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The first instinct is to help

September 30, 2020

A pharmacist makes a call and helps change a life.

Gayatri Patel was working alone in a south Edmonton pharmacy. It was just about closing time on a warm August night. A young man came in. He seemed stressed. He told Gayatri he wanted narcotics.

"Honestly, I was a little scared because I was working alone, and a lot of thoughts were going through my head,” remembers Gayatri. “But at the same time, I wanted to help this young man."

Gayatri's pharmacy is partnered with the Virtual Opioid Dependency Program (VODP). The VODP allows Albertans, including those who live in remote areas or have mobility issues, an opportunity to meet with a physician using video conferencing or even over the phone to potentially get started on treatment that same day.

Gayatri gave him the phone number for VODP, and he left. She could see him through the window. He had a short conversation, put his phone down, and started crying. She went outside and tried to figure out what had happened with the call, but he was so upset he couldn't answer. Gayatri decided to reach out to the VODP from the pharmacy phone.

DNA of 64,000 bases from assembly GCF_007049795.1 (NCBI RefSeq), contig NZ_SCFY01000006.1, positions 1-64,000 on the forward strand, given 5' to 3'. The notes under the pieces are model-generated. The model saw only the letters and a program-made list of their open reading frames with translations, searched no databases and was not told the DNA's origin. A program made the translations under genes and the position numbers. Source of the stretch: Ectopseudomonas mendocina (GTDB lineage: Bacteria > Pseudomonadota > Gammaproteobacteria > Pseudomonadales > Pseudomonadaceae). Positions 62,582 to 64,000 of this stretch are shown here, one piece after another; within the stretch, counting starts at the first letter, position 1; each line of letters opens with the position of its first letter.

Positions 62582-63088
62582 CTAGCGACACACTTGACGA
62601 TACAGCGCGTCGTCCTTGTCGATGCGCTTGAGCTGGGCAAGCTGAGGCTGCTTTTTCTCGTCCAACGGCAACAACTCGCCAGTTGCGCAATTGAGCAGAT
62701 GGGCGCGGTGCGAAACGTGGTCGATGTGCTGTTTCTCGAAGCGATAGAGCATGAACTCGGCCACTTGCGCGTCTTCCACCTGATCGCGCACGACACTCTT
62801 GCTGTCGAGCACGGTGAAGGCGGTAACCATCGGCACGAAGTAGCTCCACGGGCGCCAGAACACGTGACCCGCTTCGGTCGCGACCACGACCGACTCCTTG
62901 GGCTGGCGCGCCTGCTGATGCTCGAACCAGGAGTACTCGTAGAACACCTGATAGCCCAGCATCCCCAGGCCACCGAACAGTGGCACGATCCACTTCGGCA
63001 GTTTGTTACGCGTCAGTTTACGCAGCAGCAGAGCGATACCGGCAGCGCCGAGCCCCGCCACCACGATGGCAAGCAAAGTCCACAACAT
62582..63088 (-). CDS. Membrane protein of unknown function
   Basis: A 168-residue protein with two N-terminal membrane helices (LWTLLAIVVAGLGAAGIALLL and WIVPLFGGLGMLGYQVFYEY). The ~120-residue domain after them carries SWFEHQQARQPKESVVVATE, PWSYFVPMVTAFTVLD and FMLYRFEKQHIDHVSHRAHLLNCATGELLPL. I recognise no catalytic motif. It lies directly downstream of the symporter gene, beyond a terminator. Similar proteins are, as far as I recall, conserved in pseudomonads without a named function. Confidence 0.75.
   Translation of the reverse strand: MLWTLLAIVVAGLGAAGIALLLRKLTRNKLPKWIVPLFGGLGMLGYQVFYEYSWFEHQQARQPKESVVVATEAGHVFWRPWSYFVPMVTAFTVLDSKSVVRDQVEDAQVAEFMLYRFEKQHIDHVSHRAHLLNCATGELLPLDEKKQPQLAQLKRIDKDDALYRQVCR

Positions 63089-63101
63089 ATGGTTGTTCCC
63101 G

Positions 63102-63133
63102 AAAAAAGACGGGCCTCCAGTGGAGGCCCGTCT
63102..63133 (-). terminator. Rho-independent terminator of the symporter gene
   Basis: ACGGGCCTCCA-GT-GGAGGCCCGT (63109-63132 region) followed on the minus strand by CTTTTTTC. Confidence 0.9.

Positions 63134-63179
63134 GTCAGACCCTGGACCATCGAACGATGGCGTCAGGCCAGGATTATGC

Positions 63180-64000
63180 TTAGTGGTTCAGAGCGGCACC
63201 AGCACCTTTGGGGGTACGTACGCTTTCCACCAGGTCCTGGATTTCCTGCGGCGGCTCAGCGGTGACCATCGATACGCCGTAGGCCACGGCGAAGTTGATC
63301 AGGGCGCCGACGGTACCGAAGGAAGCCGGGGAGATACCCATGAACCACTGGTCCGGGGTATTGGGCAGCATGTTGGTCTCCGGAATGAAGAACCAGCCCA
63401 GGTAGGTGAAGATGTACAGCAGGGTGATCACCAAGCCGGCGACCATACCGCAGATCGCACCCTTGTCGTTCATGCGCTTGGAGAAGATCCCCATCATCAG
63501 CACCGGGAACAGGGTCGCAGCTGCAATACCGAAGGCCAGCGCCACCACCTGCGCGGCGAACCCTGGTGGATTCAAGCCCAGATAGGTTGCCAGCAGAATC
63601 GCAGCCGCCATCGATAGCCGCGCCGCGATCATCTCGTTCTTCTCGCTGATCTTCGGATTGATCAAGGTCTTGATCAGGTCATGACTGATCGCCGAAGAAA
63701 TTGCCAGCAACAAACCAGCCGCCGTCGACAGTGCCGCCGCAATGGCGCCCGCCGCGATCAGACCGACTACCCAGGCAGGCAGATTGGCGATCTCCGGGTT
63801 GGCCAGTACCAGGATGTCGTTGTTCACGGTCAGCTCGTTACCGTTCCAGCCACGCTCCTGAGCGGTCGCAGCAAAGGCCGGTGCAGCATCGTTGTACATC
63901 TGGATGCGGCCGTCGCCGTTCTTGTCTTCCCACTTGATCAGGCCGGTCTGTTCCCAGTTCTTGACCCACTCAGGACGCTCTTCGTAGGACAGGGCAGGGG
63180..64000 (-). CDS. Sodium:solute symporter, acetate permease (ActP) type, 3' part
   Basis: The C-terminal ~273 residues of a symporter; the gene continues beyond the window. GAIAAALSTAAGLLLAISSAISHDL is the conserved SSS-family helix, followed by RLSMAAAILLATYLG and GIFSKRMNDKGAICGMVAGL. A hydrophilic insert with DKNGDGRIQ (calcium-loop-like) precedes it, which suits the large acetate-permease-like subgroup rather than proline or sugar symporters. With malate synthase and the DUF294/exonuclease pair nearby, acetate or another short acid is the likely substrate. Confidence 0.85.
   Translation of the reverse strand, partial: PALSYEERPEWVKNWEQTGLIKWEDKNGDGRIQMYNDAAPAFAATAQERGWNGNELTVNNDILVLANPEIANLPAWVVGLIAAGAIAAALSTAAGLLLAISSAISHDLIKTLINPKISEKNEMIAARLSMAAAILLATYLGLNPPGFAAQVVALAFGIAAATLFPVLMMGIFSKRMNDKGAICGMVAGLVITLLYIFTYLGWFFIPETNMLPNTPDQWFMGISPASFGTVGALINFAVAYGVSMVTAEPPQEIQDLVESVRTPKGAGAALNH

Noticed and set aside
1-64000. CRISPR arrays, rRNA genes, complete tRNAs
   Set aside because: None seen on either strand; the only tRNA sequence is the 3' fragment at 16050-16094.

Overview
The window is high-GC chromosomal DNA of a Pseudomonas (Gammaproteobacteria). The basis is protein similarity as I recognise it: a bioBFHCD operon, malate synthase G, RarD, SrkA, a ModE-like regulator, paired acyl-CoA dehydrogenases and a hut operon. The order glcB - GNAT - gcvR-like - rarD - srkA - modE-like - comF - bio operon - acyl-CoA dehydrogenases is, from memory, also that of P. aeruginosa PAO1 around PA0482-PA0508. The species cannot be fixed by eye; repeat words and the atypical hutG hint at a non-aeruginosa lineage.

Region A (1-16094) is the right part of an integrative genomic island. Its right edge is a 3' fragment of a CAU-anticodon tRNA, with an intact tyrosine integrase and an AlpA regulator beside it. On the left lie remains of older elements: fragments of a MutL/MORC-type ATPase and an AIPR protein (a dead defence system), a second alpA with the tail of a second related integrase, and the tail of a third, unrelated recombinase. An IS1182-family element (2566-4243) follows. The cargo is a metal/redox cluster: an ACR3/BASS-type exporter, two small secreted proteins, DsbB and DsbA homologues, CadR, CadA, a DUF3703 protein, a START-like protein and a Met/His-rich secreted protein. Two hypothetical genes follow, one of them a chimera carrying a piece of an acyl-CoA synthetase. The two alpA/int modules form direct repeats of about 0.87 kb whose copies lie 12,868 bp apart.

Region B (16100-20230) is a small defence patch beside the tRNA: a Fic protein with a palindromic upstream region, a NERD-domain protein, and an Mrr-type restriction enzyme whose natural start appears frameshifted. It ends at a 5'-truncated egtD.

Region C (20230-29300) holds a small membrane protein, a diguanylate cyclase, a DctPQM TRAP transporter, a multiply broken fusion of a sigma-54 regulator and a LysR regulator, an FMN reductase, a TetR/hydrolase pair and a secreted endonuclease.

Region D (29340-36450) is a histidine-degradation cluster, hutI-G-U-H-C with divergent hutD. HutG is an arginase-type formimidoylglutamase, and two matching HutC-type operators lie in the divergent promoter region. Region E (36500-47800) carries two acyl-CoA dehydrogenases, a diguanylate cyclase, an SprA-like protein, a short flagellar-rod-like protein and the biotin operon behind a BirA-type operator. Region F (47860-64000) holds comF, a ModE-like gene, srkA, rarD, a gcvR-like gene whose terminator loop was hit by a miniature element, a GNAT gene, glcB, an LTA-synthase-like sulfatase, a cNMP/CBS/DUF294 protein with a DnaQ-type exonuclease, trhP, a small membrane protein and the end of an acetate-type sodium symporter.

"I explained the situation to them, that this young man needs help,” she said. “Then I gave him the phone and he had a 10-minute chat with VODP, and they did an assessment over the phone."

The VODP employee that Gayatri spoke with was Lisa Nadon.

"She indicated to me that she didn't know the fellow, and that he wasn't in the program, but she was wondering if I could help him anyway," recalled Lisa.

The VODP prescribed suboxone, but Gayatri didn't have it in her pharmacy. So, she arranged for someone from the store to drive to another pharmacy to pick it up.

Lisa said the man was so incredibly grateful.

"He just sounded like a normal human being down on his luck, and it could happen to any one of us,” said Lisa. “When I said to him, 'You are the luckiest man to have that guardian angel right now,' he started crying even more, and he said, 'I know. She is the nicest lady I have ever met.'"

Lisa was impressed with how Gayatri handled the situation, partly because Gayatri's first impulse was not to call police, but rather to help.

"At that moment, I was scared, but at the same time I knew it was my job to provide the help,” explained Gayatri. “I knew that I had to help this young man."

At VODP there's a bulletin board where employees can post accolades. Lisa posted this experience.

"As a society we're so quick to judge and I've probably done it myself, but it's just so rewarding to know that there are people out there like her that can help folks like him," said Lisa.

Gayatri was happy she could help the young man and feels that VODP provides a valuable service.

"It is really important because a lot of people need help,” she said. “They want to quit this habit, their addiction, so the VODP is really essential in our society."

As for the young man, Lisa knows he transferred his prescription to his hometown, which means he is still dosing and getting help thanks to Gayatri and the VODP.

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